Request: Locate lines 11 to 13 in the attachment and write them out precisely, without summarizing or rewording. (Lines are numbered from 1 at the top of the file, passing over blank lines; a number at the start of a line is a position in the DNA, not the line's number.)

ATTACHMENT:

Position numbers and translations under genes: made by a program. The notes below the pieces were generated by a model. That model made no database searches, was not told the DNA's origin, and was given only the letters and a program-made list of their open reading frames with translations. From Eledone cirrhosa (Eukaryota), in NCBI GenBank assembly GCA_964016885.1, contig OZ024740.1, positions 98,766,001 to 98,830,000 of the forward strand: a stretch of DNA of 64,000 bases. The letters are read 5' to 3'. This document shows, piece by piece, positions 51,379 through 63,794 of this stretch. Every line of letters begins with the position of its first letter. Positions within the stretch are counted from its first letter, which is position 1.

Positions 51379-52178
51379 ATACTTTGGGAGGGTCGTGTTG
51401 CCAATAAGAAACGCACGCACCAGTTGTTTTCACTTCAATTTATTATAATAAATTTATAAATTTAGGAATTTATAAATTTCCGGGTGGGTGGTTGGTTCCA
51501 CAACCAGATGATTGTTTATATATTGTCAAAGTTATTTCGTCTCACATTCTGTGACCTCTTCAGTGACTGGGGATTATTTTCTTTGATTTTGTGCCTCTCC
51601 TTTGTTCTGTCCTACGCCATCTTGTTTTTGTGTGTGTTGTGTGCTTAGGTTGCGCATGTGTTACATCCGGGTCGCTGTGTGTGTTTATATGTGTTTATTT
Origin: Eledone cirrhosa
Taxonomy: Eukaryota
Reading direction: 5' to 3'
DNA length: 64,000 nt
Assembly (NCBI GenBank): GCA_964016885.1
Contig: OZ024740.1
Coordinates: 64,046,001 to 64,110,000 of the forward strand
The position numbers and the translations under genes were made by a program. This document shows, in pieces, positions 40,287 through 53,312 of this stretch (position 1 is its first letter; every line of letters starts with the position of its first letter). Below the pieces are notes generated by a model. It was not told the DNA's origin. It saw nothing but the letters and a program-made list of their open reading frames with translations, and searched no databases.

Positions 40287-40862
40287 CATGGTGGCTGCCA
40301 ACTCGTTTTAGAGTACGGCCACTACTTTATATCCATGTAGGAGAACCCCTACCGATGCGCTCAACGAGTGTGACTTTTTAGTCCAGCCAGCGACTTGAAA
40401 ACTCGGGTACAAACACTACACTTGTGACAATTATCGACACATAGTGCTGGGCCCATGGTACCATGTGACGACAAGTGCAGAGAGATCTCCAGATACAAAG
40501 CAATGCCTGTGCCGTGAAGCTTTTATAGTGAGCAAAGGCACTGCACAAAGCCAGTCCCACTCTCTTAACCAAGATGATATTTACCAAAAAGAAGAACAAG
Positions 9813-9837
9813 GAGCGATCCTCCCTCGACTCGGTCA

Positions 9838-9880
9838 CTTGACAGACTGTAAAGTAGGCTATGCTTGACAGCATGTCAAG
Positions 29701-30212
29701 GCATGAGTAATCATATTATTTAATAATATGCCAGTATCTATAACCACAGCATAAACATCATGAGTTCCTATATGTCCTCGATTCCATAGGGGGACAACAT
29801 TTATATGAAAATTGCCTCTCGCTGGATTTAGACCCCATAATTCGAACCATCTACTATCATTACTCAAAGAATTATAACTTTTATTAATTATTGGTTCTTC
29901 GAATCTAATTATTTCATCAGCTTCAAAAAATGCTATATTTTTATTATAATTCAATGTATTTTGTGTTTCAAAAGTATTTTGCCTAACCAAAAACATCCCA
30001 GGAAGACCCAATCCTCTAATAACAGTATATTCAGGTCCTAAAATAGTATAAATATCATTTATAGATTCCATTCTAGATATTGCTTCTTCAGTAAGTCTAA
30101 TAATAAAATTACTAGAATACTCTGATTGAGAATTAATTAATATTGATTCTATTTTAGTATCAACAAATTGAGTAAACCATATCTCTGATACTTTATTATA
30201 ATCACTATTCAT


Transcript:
Assembly (NCBI GenBank): GCA_964016885.1
Contig: OZ024740.1
Coordinates: 64,046,001 to 64,110,000 of the forward strand